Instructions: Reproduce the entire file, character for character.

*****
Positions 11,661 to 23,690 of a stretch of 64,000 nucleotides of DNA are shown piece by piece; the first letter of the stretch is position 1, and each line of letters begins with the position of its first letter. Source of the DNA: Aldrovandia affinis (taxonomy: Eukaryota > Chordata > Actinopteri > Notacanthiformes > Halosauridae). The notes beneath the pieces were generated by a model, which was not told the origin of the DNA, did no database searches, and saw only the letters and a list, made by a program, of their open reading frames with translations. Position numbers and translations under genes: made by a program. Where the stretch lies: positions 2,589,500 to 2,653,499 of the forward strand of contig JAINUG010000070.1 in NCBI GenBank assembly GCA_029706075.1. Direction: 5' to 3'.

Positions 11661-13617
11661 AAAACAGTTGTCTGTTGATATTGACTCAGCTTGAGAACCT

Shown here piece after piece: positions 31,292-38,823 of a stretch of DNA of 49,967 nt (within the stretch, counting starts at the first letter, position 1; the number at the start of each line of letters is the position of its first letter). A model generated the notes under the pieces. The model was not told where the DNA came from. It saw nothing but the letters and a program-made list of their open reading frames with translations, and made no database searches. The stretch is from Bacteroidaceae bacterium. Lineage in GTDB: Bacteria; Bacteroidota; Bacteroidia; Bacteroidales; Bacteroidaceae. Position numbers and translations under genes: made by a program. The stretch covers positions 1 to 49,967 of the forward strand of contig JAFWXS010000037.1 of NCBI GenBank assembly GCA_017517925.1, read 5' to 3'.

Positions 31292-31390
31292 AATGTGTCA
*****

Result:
Positions 11,661 to 23,690 of a stretch of 64,000 nucleotides of DNA are shown piece by piece; the first letter of the stretch is position 1, and each line of letters begins with the position of its first letter. Source of the DNA: Aldrovandia affinis (taxonomy: Eukaryota > Chordata > Actinopteri > Notacanthiformes > Halosauridae). The notes beneath the pieces were generated by a model, which was not told the origin of the DNA, did no database searches, and saw only the letters and a list, made by a program, of their open reading frames with translations. Position numbers and translations under genes: made by a program. Where the stretch lies: positions 2,589,500 to 2,653,499 of the forward strand of contig JAINUG010000070.1 in NCBI GenBank assembly GCA_029706075.1. Direction: 5' to 3'.

Positions 11661-13617
11661 AAAACAGTTGTCTGTTGATATTGACTCAGCTTGAGAACCT

Shown here piece after piece: positions 31,292-38,823 of a stretch of DNA of 49,967 nt (within the stretch, counting starts at the first letter, position 1; the number at the start of each line of letters is the position of its first letter). A model generated the notes under the pieces. The model was not told where the DNA came from. It saw nothing but the letters and a program-made list of their open reading frames with translations, and made no database searches. The stretch is from Bacteroidaceae bacterium. Lineage in GTDB: Bacteria; Bacteroidota; Bacteroidia; Bacteroidales; Bacteroidaceae. Position numbers and translations under genes: made by a program. The stretch covers positions 1 to 49,967 of the forward strand of contig JAFWXS010000037.1 of NCBI GenBank assembly GCA_017517925.1, read 5' to 3'.

Positions 31292-31390
31292 AATGTGTCA